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New Braunfels Debt Relief AttorneyIf you have significant debts that you are struggling to repay, you may be considering bankruptcy. However, you may be worried that if you file for bankruptcy, you could lose certain assets that you own, such as your home, your family’s vehicles, or valuable possessions. By understanding the laws that will apply to you when you file for bankruptcy or seek other forms of debt relief, you can determine your options for asset protection and the best ways to address your debts and maintain financial stability.

Using Bankruptcy Exemptions

If you are planning to file for Chapter 7 bankruptcy, you may be required to turn over certain assets, which will be liquidated to repay as much of your unsecured debts as possible before these debts will be discharged. However, certain types of property are exempt from liquidation. As you prepare for bankruptcy, you may be able to utilize these exemptions to avoid turning over your assets.

To maximize the amount you can protect from liquidation, you may be able to convert non-exempt assets into exempt assets. For example, you may sell non-exempt assets and put the profits earned toward paying off an auto loan, since an exemption may apply to your vehicle. You may also be able to make contributions toward a retirement account such as an IRA, since these accounts are generally exempt from liquidation. However, it is important to avoid making fraudulent transfers. If certain types of transfers are made within one year of filing for bankruptcy, this may result in a bankruptcy case being dismissed.


New Braunfels Bankruptcy LawyerOriginally published: February 28, 2020 -- Updated: December 2, 2021

UPDATE: In addition to understanding how filing for bankruptcy may affect ownership of a vehicle, a debtor will want to determine whether they can use a “cramdown” to reduce the amount they owe on an auto loan while addressing other debts during the bankruptcy process. This option is available in a Chapter 13 bankruptcy, and it can ensure that a person will avoid the potential loss of their vehicle while still being able to make affordable payments.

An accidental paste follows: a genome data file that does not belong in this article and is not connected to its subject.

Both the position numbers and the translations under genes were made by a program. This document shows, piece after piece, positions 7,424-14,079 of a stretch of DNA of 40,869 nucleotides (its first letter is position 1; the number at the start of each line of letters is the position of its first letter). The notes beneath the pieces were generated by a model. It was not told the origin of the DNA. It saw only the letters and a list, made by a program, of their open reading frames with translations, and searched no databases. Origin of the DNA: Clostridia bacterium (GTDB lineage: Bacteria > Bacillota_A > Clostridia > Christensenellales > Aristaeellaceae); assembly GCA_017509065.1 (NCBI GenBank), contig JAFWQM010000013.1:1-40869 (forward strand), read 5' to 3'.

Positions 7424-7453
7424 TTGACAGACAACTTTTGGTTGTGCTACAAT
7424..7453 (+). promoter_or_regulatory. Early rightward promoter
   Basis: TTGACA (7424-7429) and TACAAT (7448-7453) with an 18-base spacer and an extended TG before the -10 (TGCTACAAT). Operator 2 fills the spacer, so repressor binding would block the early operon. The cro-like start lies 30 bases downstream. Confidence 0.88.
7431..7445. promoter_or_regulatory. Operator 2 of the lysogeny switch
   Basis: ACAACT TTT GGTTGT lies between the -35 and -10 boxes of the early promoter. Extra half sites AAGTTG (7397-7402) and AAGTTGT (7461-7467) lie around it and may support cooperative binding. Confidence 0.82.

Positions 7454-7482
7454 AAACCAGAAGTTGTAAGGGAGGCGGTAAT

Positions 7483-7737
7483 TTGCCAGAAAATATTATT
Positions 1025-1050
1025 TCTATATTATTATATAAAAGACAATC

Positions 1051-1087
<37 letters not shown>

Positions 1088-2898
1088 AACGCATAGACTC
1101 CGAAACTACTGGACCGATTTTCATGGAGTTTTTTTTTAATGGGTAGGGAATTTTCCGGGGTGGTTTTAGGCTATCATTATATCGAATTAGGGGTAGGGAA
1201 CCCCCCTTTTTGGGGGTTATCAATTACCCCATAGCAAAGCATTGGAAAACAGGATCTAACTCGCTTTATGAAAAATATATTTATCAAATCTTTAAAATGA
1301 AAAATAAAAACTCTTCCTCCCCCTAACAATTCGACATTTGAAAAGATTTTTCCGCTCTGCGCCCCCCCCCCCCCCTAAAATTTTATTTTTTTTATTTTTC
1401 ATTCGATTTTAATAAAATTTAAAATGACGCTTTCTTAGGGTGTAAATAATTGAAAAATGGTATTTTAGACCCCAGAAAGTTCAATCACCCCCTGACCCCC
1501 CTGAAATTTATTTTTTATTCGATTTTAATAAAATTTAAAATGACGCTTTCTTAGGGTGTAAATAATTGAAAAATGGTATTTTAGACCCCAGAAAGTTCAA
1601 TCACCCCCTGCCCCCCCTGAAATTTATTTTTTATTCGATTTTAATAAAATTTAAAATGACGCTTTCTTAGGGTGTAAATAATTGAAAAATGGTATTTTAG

A cramdown is a reduction in the amount owed on an auto loan. A debtor may be eligible for a cramdown if the remaining amount that they owe to a lender is greater than the actual cash value of the vehicle. In addition, the debtor must have originally purchased the vehicle at least 910 days before filing for bankruptcy. For example, if $20,000 is owed on a loan, but the car’s market value is $13,000, the amount of the loan may be reduced to $13,000. The remaining $7,000 will be classified as an unsecured debt and included in the debtor’s Chapter 13 repayment plan. By reducing the amount of this loan and discharging other debts, a person can ensure that they will be able to maintain financial stability and avoid the loss of their vehicle.


san antonio bankruptcy lawyerIf you have significant debts that you are struggling to repay, bankruptcy may be your best option for regaining financial security and ensuring that you will be able to address your ongoing needs going forward. By filing for bankruptcy, you can put a stop to harassment from creditors and prevent collection actions such as wage garnishment, repossession of property, or home foreclosure. You can then determine your best options for receiving relief from the debts you owe. 

One of the most important steps during the bankruptcy process is the “meeting of creditors,” which is commonly known as the “341 meeting,” since it is addressed in section 341 of the U.S. Bankruptcy Code. This meeting usually takes place at a bankruptcy court, and it will be conducted by the trustee assigned to the bankruptcy case. While creditors or their legal representatives may be present at this meeting, in many cases, they do not choose to attend. By understanding the issues that will be addressed during the 341 meeting, you can make sure you are properly prepared, and you can avoid any issues that may affect your ability to complete the bankruptcy process.